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Mieko Shimizu, photo by Ruta Zemmere
Mieko Shimizu, photo by Ruta Zemmere

Radical, nonconformist Japanese singer and multi-instrumentalist Mieko Shimizu recently re-released her offbeat, unworldly single “My Tentacles.”

The single is the offbeat, unworldly title track of Mieko’s soon-to-be-released album. It is be-thronged by chimeric fusions, dysfunctional beats and startling mutations. The single is unaccompanied by an equally radical video created by diz_qo.

Speaking about the track, Mieko tells us:

“‘Emergence,’ the book by Steve Johnson, fascinated me; a colony of ants, a sprawling metropolis, and human brain cells, are all features of the unknown science of self-organisation. I wanted to cut down into society and sing a simple song about people as single cells.”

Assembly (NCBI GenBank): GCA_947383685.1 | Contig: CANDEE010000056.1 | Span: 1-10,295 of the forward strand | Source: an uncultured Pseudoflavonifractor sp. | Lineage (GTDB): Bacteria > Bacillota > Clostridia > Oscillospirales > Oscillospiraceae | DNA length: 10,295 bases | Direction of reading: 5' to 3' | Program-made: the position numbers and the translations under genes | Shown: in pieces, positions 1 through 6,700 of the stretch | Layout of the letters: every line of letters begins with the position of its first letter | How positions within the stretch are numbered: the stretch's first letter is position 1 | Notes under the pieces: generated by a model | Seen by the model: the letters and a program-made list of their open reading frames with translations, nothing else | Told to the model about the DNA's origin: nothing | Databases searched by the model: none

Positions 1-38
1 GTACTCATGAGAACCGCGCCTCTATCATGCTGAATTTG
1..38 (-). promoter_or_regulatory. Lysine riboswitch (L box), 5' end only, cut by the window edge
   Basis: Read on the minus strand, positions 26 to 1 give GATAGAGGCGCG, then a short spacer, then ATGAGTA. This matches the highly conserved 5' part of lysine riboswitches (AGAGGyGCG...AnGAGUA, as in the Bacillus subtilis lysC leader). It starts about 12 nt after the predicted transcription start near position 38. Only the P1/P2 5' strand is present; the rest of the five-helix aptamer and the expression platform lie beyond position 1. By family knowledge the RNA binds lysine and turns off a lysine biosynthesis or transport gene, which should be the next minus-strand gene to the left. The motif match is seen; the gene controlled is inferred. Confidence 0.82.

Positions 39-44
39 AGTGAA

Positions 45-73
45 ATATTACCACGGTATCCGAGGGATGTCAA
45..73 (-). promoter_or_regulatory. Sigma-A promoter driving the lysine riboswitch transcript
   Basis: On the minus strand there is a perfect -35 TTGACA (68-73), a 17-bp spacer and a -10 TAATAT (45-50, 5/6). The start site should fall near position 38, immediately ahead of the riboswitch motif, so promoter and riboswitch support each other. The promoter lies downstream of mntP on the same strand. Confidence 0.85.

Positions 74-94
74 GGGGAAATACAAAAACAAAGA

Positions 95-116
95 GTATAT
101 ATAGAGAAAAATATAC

The multi-instrumentalist explains further:

“They interconnect with the multitude and conjure up a whole that is wiser together than we are individually. When my tentacles reach out and touch you, communicate with you then we become something else, something more than just an individual.”

For those who aren’t familiar with the name, Mieko has played at Sonar alongside Kraftwerk, as well as support for Goldfrapp and Massive Attack at their Melt Down Festival. She is currently an artist in residence for Wonky Plonky Electronk, an experimental, electronic live event which is touring the UK throughout 2024, the next show being on 28th March at The Cinema Room at All Is Joy in London.

Mieko has worked with an extensive range of artists, including Japan’s Mick Karn, Nitin Sawhney, Riz MC, David Cunningham, Robert Lippok and has also remixed the likes of Coldcut and Haruomi Hosono of Yellow Magic Orchestra.

For more information on diz_qo, check him out online here. To check out more of Mieko’s work or to pre-order the upcoming album, click here.

Mieko Shimizu ‘My Tentacles’ Album Artwork

Mieko Shimizu ‘My Tentacles’ Album Artwork